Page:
By Jason Davis – WASHINGTON, DC (Aug 17, 2022) US Soccer Players – When FC Dallas executed a trade on the penultimate day of the MLS secondary transfer window with the New England Revolution for USMNT midfielder Sebastian Lletget, eyebrows everywhere moved slightly upward.
Lletget had only joined the Revolution in the winter, the subject of a significant outlay by Bruce Arena’s team. The move made plenty of sense since it reunited Lletget with his former LA Galaxy head coach and placed him in a team fresh off a Supporters’ Shield triumph in 2021. The Galaxy got a haul of allocation money to fund their rebuild under Greg Vanney and the Revolution got one of the league’s best attacking midfielders.
But New England’s season didn’t go to plan. The departures of Tajon Buchanan in the winter and Adam Buksa and Matt Turner in the early days of the summer pointed to a team in flux. A shift in thinking, rather than any issue with Lletget’s play, made the trade a beneficial one for all involved.
The Revolution sent Lletget to a team led by former USMNT assistant Nico Estevez, an admirer of Lletget’s game from their work together with the national team. One game into Lletget’s Texas adventure, FC Dallas is already reaping its share of the rewards.
Lletget walked straight into the starting lineup in his first game in FC Dallas colors on Saturday, a 4-1 win over San Jose. He provided the assist on two of Dallas’s goals, indicating his learning curve will be a short one. As debuts go, it was a triumph. As a sign of things to come for FC Dallas, it was encouraging. We’re down to the end of the MLS regular seasons, so the faster Lletget gets on the same page as his teammates, the greater his influence on FC Dallas’s place in the standings will be.
His relationship with Estevez is just one explanation for Lletget’s early success in Dallas. Another is his familiarity with two of his new club teammates, Jesus Ferreira and Paul Arriola. The trio hit the ground running as a group, playing off one another in ways that FC Dallas was missing for much of the season.
Ferriera’s two goals pushed his season total to 14, just three off the league lead. The 21-year-old is chasing an honor no American has won since 2012, The MLS Golden Boot, last secured by a domestic player in 2012 when Chris Wondolowski scored 27 goals for the Quakes. He’s proving to be well worth the Designated Player contract the club gave him before the season. Adding Lletget in the midfield should provide more help for Ferreira’s quest.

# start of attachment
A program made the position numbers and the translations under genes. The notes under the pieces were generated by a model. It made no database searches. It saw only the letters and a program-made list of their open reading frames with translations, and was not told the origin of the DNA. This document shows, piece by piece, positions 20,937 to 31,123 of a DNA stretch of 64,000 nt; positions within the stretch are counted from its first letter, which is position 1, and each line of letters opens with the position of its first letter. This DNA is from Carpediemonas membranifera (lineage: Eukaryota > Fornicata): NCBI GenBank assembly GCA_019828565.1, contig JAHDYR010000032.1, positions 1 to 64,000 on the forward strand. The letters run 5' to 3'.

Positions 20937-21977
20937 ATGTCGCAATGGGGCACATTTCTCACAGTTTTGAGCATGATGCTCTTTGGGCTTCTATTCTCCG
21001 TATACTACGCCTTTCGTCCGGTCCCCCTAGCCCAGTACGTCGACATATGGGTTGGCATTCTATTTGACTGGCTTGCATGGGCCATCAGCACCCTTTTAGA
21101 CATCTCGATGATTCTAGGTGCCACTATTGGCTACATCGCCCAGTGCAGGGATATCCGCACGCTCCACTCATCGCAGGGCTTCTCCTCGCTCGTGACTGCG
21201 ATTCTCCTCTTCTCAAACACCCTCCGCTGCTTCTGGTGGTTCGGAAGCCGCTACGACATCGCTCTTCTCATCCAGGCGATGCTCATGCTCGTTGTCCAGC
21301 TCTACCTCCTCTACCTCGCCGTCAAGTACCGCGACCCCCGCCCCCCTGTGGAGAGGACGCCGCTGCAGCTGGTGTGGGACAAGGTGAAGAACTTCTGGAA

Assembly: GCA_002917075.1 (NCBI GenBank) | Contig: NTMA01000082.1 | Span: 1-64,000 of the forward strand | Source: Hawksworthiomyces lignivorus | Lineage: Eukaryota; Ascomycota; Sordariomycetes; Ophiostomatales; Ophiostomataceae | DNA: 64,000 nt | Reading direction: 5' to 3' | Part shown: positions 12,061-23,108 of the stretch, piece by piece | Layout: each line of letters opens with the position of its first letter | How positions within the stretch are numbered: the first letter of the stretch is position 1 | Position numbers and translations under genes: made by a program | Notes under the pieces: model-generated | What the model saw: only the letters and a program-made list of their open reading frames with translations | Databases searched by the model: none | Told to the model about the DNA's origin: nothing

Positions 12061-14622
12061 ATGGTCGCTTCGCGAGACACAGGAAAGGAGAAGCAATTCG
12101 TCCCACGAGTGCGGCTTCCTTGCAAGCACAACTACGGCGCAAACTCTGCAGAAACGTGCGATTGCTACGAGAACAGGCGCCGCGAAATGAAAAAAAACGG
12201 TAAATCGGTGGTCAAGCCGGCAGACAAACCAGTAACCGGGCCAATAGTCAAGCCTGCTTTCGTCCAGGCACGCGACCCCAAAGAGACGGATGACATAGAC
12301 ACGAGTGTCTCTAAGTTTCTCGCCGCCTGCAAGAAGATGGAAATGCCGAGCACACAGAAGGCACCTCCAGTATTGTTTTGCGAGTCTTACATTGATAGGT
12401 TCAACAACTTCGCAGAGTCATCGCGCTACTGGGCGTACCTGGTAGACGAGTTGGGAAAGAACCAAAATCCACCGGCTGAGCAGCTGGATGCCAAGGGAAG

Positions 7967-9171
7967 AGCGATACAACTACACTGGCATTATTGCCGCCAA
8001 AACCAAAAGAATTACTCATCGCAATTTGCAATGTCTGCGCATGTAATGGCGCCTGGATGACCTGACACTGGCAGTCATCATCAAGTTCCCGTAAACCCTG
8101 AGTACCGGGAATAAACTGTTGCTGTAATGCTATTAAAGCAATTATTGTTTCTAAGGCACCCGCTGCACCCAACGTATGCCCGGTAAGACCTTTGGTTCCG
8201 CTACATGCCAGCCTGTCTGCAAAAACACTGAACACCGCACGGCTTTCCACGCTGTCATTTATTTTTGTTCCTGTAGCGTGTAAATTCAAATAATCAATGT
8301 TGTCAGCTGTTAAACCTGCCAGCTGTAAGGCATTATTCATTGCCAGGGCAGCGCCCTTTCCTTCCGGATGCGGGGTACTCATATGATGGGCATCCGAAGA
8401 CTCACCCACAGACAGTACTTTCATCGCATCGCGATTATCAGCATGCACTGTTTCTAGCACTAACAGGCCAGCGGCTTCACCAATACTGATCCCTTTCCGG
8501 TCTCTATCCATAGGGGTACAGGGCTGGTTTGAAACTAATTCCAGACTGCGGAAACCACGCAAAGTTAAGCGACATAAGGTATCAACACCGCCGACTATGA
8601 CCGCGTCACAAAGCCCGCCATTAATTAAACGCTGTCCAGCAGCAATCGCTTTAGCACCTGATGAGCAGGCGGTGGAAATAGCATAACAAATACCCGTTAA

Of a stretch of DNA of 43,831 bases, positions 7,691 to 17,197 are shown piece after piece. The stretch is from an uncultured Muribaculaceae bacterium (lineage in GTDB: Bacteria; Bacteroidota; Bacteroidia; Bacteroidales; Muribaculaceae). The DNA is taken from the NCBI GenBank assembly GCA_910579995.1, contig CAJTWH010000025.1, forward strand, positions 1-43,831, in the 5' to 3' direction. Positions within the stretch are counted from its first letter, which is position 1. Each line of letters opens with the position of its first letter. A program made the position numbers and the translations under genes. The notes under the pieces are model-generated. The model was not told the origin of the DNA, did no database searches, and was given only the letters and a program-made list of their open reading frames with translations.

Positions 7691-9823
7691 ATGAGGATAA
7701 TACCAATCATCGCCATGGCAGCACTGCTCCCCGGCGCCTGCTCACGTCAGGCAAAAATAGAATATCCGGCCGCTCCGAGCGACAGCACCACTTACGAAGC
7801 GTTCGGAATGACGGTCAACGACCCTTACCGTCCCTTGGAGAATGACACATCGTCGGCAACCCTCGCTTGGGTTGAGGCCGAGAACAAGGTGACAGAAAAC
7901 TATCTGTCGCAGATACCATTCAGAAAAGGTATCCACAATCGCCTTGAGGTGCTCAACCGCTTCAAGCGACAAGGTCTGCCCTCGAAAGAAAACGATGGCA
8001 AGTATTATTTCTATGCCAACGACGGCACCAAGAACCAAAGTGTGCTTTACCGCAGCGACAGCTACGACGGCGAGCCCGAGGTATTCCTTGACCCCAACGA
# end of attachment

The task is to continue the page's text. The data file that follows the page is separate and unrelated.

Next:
Lletget’s fast start mirrors the initial success Arriola found in Dallas when he arrived via trade from DC United ahead of the season. Arriola’s move to Texas set a new allocation money transfer record, with United set to earn as much as $2 million in total. FC Dallas paid a hefty fee, but the price tag made sense. Arriola’s vertical game and high work rate were perfect fits for Estevez’s system, a fact born out by the US international’s production this season.
Arriola has nine goals and three assists, with his goal total placing him second on the team behind Ferreira. He’s already established a new career high for scoring with nine games to play in the regular season and figures to hit double digits for the first time in his career. Arriola is a player in his prime, ready and able to do the running required to make FC Dallas’s system work.
Following a two-month period from May to July when the club failed to win and slipped down the table in the Western Conference, Estevez’s team executed a renaissance over the last month. With their three wins and a draw from five matches since the last week of July, Dallas is back up the table in 3rd-place in the West.
The addition of Lletget gives Estevez another quality midfield option during the stretch run of the season. Heat is always a factor in August and September, but this year’s more compact MLS schedule has placed more critical games during the most brutal period of scorching weather.
It’s worth remembering that this is Estevez’s first year with FC Dallas and the club is investing in player talent at a new level. While not among the league’s biggest spenders, Dallas dropped an eight-figure fee to bring in talented attacker Alan Velasco and didn’t hesitate to spend the allocation money earned via outgoing transfers of the likes of Reggie Cannon, Bryan Reynolds, Ricardo Pepi, and Tanner Tessman.
There’s a new level of hope in North Texas that FC Dallas is now more than a club with a very productive academy. Dallas is still focused on developing top talent, but the new direction, embodied by all of those new acquisitions that line up with Estevez’s vision of the game, is already paying dividends.
FC Dallas gave one of its brightest young American players a Designated Player contract. It went out and added another talented American international to augment a new approach. When the opportunity came to bolster the midfield in the secondary transfer window with an eye toward making a playoff run, the club didn’t hesitate to move for an experienced international who is both familiar with two of the key figures in the attack and unlikely to need much time to adapt to his new surroundings.
Add the other notable names like Paxton Pomykal, healthy and in maybe the best form of his career, Matt Hedges, an accomplished veteran defender playing at a high level, and Marco Farfan, who Dallas acquired via trade in February. FC Dallas now has a core capable of turning what was one of the league’s most disappointing teams in 2021 into an MLS Cup contender. In other words, FC Dallas is doing the work.
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- The continued importance of USMNT players for the MLS All-Star Game
- Ream and Robinson’s Fulham and Pulisic’s Chelsea in 2022-23
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Photo by John Todd – ISIPhotos.com